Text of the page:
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15-Year Analysis Shows Decrease in Ovarian Cancer Incidence, Incidence-Based Mortality

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The overall decline was mainly driven by decreased incidences of epithelial cancers in the ovaries, fallopian tubes, or peritoneum, as well as a decrease in the number of patients diagnosed with epithelial cancer, especially in advanced stages.

A study published in Gynecologic Oncology found decreases in the incidence and incidence-based mortality from ovarian, fallopian tube, and primary peritoneal cancer over a 15-year period. The overall decline was mainly driven by decreased incidences of epithelial cancers in the ovaries, fallopian tubes, or peritoneum, as well as a decrease in the number of patients diagnosed with epithelial cancer, especially in advanced stages.

The study used age-adjusted ovarian, fallopian tube, and primary peritoneal cancer incidence and incidence-based mortality data from the US Surveillance, Epidemiology, and End Results (SEER) 17 database from 2000 to 2019. The authors noted that what has traditionally been referred to as ovarian cancer now encompasses ovarian, fallopian tube, and primary peritoneal malignancies. Fallopian tube and peritoneal malignancies are epithelial and can be managed similarly to epithelial ovarian cancer, but ovarian cancer can be epithelial, stromal, or germ cell. Diagnosis, prognosis, and treatment all differ depending in histological origin, making these subtypes important to the analysis, the authors noted.

The SEER 17 database identified 186,330 new cases of ovarian, fallopian tube, and primary peritoneal cancers from 2000 to 2019, as well as 56,479 deaths related to these diagnoses. The age-adjusted incidence of all ovarian, fallopian tube, and primary peritoneal cancer subtypes showed a downward trend from 15.5 to 12.1 cases per 100,000 women from 2000 to 2019 (average annual percent change [AAPC], −1.4%; P < .001). From 2015 to 2019, the decline was steeper, dropping from 13.4 to 12.1 cases per 100,000 women (annual percent change [APC], −2.4%; P < .001).

Similar trends were seen in cancers originating in the ovary and primary peritoneal cancer, with the age-adjusted incidence cancers originating in the ovary dropping from 14.2 to 9.9 cases per 100,000 women between 2000 and 2019 (AAPC, −2.0%; P < .001), with a more substantial decline from 11.6 to 9.9 cases per 100,000 women from 2015 to 2019 (APC, −3.4%; P < .001). In primary peritoneal cancer, the incidence declined from 0.77 to 0.70 cases per 100,000 women between 2005 and 2019 (APC, −1.1%; P = .004).

Ovarian cancer | Image credit: blueringmedia - stock.adobe.com

Ovarian cancer | Image credit: blueringmedia - stock.adobe.com

Conversely, there was a rise in fallopian tube cancer incidence from 0.42 to 1.33 cases per 100,000 women between 2015 and 2019 (APC, 8.8%; P < .001).

In all epithelial cancers overall, the incidence decreased from 12.2 to 10.0 cases per 100,000 women between 2004 and 2019 (AAPC, −1.2%; P < .001). This decrease was mostly driven by a reduction in patients diagnosed with distant disease or unknown or unstaged disease, as the incidence of localized and regional disease increased over this time period. The incidences of germ cell and stromal cancers did not statistically significantly change.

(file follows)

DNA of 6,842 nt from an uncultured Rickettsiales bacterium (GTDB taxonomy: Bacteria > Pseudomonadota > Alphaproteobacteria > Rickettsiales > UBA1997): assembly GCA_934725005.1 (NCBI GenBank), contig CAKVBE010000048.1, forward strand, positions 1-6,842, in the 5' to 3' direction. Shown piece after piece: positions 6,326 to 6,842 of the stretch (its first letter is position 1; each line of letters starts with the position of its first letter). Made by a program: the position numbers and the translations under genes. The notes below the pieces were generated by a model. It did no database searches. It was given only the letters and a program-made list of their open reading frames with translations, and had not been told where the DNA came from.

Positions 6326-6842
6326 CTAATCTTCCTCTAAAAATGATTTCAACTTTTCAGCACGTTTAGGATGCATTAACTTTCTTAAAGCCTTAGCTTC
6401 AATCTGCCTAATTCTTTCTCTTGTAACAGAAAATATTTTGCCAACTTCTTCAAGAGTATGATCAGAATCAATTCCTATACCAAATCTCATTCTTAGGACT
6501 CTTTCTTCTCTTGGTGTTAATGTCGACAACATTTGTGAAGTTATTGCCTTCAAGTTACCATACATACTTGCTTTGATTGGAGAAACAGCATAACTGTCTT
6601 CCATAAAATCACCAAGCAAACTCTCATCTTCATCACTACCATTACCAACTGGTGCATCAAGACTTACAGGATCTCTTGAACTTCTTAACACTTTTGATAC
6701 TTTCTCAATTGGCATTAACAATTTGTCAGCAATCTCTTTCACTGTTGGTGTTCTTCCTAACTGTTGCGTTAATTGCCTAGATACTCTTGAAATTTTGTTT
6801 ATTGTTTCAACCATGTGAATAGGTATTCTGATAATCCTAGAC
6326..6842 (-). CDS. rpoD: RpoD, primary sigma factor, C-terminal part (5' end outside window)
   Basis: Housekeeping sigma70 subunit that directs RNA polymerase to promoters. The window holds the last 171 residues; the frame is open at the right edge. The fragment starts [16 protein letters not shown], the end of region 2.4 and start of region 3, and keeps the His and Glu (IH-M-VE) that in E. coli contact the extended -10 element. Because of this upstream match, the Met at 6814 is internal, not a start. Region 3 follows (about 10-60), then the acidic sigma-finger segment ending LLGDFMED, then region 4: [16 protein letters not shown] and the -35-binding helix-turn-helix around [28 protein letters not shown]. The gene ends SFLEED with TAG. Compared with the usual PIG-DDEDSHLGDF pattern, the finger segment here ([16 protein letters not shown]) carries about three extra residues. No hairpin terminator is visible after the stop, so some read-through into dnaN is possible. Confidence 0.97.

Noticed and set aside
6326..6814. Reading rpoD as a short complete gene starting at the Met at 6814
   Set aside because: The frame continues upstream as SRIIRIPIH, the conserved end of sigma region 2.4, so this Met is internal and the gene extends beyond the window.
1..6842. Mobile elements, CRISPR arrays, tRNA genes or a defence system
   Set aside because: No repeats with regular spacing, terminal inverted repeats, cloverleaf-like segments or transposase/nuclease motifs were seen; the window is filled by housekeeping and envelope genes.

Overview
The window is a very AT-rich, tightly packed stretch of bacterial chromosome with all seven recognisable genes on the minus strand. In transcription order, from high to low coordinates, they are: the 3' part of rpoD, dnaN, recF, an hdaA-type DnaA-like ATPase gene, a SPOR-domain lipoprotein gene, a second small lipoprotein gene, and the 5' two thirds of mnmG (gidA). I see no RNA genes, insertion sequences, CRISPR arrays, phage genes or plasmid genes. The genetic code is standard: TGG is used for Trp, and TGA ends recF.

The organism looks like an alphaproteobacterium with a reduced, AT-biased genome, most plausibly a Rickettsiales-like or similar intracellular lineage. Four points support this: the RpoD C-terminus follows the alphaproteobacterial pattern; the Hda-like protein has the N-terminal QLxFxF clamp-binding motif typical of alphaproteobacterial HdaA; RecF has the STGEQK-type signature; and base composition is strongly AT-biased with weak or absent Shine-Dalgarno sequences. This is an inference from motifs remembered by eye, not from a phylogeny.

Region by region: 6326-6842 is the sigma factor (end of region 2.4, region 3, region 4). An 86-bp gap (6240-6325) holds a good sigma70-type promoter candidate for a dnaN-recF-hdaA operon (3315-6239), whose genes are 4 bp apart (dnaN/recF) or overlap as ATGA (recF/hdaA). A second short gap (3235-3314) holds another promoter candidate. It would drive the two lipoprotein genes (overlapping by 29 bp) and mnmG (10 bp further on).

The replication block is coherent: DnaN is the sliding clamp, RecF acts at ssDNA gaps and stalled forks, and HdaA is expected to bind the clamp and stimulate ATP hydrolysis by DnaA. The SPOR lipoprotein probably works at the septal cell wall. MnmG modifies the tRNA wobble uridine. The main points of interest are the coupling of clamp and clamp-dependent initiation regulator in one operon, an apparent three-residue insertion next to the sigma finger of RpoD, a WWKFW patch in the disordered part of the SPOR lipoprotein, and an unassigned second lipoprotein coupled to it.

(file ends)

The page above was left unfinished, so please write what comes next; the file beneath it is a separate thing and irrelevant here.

Additionally, there was a downward trend for high-grade epithelial disease from 8.0 to 5.5 cases per 100,000 women from 2000 to 2019, including a more substantial decrease from 6.4 to 5.5 cases per 100,000 women from 2016 to 2019. Incidence of low-grade epithelial cancers, on the other hand, remained stable throughout the study period.

Regarding incidence-based mortality, there was an overall downward trend across cancer types from 2004 to 2019, with a decreased from 6.9 to 5.3 deaths per 100,000 women per year (AAPC, −1.4%; P < .001). From 2007 to 2019, there was a steeper decline (APC, −2.3%; P < .001). A decline in incidence-based mortality from distant disease between 2010 and 2019 (APC, −2.5%; P < .001) and decline in unknown or unstaged disease from 2006 to 2019 (APC, −3.27%; P < .001) were largely responsible for the overall decline.

Across epithelial cancers, incidence-based mortality decreased between 2004 to 2019, dropping from 6.0 to 4.7 deaths per 100,000 women per year (AAPC, −1.2;, P = .006). The decline from 2007 to 2019 was sharper (APC, −2%; P < .001). Similarly to the trend seen in incidence, the incidence-based mortality from high-grade epithelial cancers decreased from 3.9 to 2.7 deaths per 100,000 women per year from 2006 to 2019 (APC, ­–1.2%; P < .05). Between 2017 and 2019, the decline was sharper, with incidence-based mortality decreasing from 3.4 to 2.7 deaths per 100,000 women per year (APC, −10.7%; P < .05). Low-grade epithelial cancers also showed a decline in incidence-based mortality (APC, −2.4%; P < .05).

“Alongside the decline in incidence, we see a similar trend in incidence-based mortality for all ovarian cancers. This trend seems to be driven primarily by a decline in incidence-based mortality from distant disease,” the authors wrote. “The observed decline in mortality could be due to fewer cancers being diagnosed at an advanced stage with improved early detection and improved uptake of risk reducing surgery. Improvements in the surgical and medical treatments for these hard-to-treat cancers could also account for these improvements in mortality.”

Reference

Somasegar S, Reddy RA, Chow S, Dorigo O, Renz M, Karam A. Trends in ovarian, fallopian tube, and primary peritoneal cancer incidence, mortality, and survival: A 15-year population-based analysis. Gynecol Oncol. Published online February 7, 2024. doi:10.1016/j.ygyno.2024.01.034

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